By Mandy Alexander
Pony Club rider Julia Lee Barton is riding toward the top of the dressage world. Last year Julia won the 13-and-Under USDF Dressage Seat Medal Class and this year she won the USEF Dressage Pony Rider National Championship. As a D-3 Traditional member of Mission Valley Pony Club in the Midwest Region, Julia’s starting point was eventing, but she also loves mounted games, foxhunting, and of course, dressage. Julia’s mother encouraged her to join because she too was a member as a little girl, and she knew Julie would get the best foundation in riding and horsemanship possible. Julia loves to show and put her training to the test, so Sidelines sat down with her to learn more about her championships experiences.
Can you describe in your own words what the USEF Dressage Pony Rider National Championship is?
The USEF Dressage Pony Rider Championship is the National Championship for the FEI Pony division in dressage. It’s held as a part of the USEF Dressage Festival of Champions along with the other youth divisions in dressage. The FEI Pony division was recently introduced in the U.S.A. (it’s very popular in Europe), and it’s a division where a rider completes a test basically equivalent to a Third Level test with a pony that measures 14.2 hands or below.
What do you like about showing?
I love the competitive nature, especially at the big national shows, but my favorite thing about showing is really putting me and my pony’s training to the test. We’re very focused in our preparation, but riding the movements in a test where you can’t make a volte or transition when something starts to go wrong is much different than schooling at home. Even if we get our best score of the season, we come away from every single show with something we need to improve on before the next.
What made you want to pursue the Dressage Pony Rider Championships?
When I was 11, my family bought me a 4-year-old green, slightly wild 14.2-hand pony named Bonnie. She was talented, but the fact that she’s a pony prevents her from being able to compete in the FEI Junior or FEI Young Rider divisions. I had my eyes set on competing at the national and international with her, so instead, Bonnie and I grew up preparing for the FEI Pony classes.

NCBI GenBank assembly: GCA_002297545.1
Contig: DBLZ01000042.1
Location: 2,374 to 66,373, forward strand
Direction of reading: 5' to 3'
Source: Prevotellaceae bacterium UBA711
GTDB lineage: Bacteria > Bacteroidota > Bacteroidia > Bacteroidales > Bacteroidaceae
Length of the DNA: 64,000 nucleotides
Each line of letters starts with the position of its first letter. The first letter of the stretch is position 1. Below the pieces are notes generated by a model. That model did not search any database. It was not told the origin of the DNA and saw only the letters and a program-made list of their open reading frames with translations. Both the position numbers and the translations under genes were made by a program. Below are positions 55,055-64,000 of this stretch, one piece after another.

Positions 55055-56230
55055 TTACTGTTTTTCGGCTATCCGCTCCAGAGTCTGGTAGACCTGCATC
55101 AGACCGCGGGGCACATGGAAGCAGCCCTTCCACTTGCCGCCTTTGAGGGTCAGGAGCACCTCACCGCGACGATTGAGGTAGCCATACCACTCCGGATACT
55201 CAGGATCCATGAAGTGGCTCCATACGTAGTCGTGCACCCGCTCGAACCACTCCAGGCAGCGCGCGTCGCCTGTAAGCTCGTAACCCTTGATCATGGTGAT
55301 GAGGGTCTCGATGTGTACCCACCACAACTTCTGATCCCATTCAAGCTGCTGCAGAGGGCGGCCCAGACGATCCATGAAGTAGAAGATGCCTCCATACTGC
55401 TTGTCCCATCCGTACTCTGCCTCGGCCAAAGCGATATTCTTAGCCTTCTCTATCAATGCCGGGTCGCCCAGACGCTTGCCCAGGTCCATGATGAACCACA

How do you feel Pony Club has helped you prepare for the Dressage Pony Rider Championships?
Among other things, Pony Club found me the horsepower. Without Mission Valley Pony Club and the very generous Krska family, I never would have found my amazing first horse, Dancer. We weren’t looking for a second horse at the time, but competing on Dancer led me to Bonnie, and we decided she was the perfect fit.
What do you feel was your biggest challenge in preparing for the Championships?
The most difficult challenge for me was finding the training. It’s an advanced division, and after my longtime Pony Club-based trainer, Clare Krska, moved away for medical school, I was left without an adequate trainer for a young pony. I ended up moving eight hours away from my family for the best training situation, and trained with Nicole Glusenkamp and Sharon and Grant Schneidman. To anyone wanting to pursue the FEI Pony classes, just know that with the right training, you can do it on almost any pony. Don’t worry about buying the fanciest, youngest pony — only worry about getting the best training possible, and you can get there.
Last year you won the USEF Dressage Seat Medal Finals for juniors. What was that like?
The USEF Dressage Seat Medal Finals was a great first national championship for me to attend. It was a wonderful experience because the class is judged only on the rider, not the horse. It’s more of a rail class judged on the rider’s position and effectiveness of aids. So even if you don’t have the fanciest horse or you have a younger horse that’s not schooling all of the movements necessary for the FEI Pony test, you can still compete (and do well!) in the class. It really helped me get access to the ‘pipeline’ for young dressage athletes.
What would you tell others who are interested in Pony Club?
For anyone interested in Pony Club, I’d say there’s no better place for a young rider to start their riding career. In my Pony Club, we have kids of all ages, disciplines and riding abilities. We have myself, a successful CCI* eventer and a whole herd of 8- and 9-year-olds, among others. It not only gave me irreplaceable knowledge about horses and horse care, but I’ve had so much fun over the past six years and have made lifelong friends. Whether you love trail rides or international competition, there’s something for everyone to gain from Pony Club.
About the writer: Mandy Alexander is the marketing and instruction coordinator at the United States Pony Clubs, Inc. She’s in charge of Shop Pony Club, as well as writing for The Pony Club Pizza, a blog that teaches about all of the disciplines Pony Club offers.